The Student Voice Of Contra Costa College, San Pablo, Calif.

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Play models tragic love

Quiet, heartfelt story showcased in Cuban setting

Denis Perez / The Advocate

Denis Perez / The Advocate

By Xavier Johnson, Scene Editor

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The drama department is beginning the spring 2017 semester with the opening of its third show of the 2016-17 theater season on March 16.

“Two Sisters and a Piano” is directed by Contra Costa College adjunct professor Tara Blau. Performances will occur from March 16-18 and March 23-25. Tickets for all performances are $15 general admission and $10 for students.

Blau previously directed “Wonders of the World” in the 2015-16 theater season and this will be her second directorial production at CCC.

“Two Sisters” was originally written by Nilo Cruz, an award- winning Cuban-American playwright, and is set in Havana, Cuba during the Pan American Games, after the fall of the Soviet Union.

The focus is on two sisters under house arrest and their relationship with each other, as well as their place in the world, Blau said.

Akilah Kamau plays Maria Celia, a writer who faced persecution for her work. Kamau recently represented CCC at the Kennedy Center American College Theater Festival in Denver, Colorado.

This will be Kamau’s third performance at CCC. She also performed in “The Laramie Project” and “Achilles in Sparta.”

Middle College High School sophomore Jelaine Maestas plays Maria’s sister Sofia. Maestas has performed in three other productions at the college.

She was a member of the cast for “Almost, Maine,” “Achilles in Sparta” and “the Laramie Project.”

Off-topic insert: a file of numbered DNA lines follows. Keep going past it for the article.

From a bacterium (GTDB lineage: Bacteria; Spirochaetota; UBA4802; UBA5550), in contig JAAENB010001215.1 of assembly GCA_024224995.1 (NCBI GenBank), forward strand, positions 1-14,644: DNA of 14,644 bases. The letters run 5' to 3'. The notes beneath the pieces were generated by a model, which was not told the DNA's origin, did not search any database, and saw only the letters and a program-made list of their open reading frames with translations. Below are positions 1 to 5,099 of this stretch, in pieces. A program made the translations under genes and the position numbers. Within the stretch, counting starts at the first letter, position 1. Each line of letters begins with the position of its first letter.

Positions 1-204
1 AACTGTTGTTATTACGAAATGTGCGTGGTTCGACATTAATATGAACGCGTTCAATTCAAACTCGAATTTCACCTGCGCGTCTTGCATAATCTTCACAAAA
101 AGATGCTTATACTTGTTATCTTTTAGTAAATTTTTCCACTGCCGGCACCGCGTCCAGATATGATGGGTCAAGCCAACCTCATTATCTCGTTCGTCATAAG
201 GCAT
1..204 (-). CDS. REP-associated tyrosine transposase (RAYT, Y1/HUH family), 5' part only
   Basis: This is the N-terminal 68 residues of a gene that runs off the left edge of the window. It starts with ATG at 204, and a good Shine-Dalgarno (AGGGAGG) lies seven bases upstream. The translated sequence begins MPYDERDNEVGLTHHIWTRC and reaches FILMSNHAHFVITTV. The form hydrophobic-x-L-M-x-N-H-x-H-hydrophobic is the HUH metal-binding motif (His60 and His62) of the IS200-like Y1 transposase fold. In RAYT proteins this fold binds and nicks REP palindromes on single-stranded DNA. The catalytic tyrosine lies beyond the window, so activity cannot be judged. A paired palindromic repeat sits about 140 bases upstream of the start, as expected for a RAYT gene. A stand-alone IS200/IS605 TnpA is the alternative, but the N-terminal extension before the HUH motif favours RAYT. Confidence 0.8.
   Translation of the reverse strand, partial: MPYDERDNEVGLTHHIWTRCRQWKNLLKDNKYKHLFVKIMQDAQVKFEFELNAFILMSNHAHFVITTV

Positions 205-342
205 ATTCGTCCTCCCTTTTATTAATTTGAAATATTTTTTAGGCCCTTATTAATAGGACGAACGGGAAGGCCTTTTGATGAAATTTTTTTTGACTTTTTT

“At its core this is a love story,” Blau said. She said it’s about the love between sisters, the romantic love for others, as well as the love for one’s country.

Blau said “Two Sisters” is an intimate and quiet production that will use various production elements to complement the tone.

One such element that’s different than usual performances at the Knox Center is the seating available on the stage for the audience.

The seating on the stage creates a greater sense of closeness than the standard setup the theater provides, Blau said.

Kamau said she understands why Blau says “Two Sisters” is an “intimate” production. There are a lot of moments in the play where nonverbal communication, such as a subtle look or touch, will tell a lot about the characters, more than the dialogue sometimes, Kamau said.

Other elements used will include audio and video to give context for what Havana was like at the time, as well as provide a more immersive experience.

This will possibly be achieved by having video clips of early 1990s Cuba, as well as sound relevant to the era, Blau said.

Freshman drama major Sean Teal plays Victor Manuel, a piano tuner who finds his way into the two sisters’ lives and is a key character in the play.

This will be Teal’s second show at the college, his first being “Achilles in Sparta.”

Teal said his character, Manuel, is the kind of person that constantly thinks about doing right and wants to make a difference.

“I relate to the way (Manuel) is not ashamed to be himself,” Teal said.

He said he finds it easier to portray his character when he’s able to relate on a personal level.

Sophomore drama major Diego Loza plays Lt. Portuondo, the love interest of Maria in the play. He said their relationship is him being “a lion stalking his prey” while Maria resists his advances.

Maestas said she wasn’t familiar with “Two Sisters” when she auditioned, but when she read the script she found it a beautiful play.

She said each production she’s been a part of has been a strong learning experience and this will be another good learning experience for her.

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The Student Voice Of Contra Costa College, San Pablo, Calif.
Play models tragic love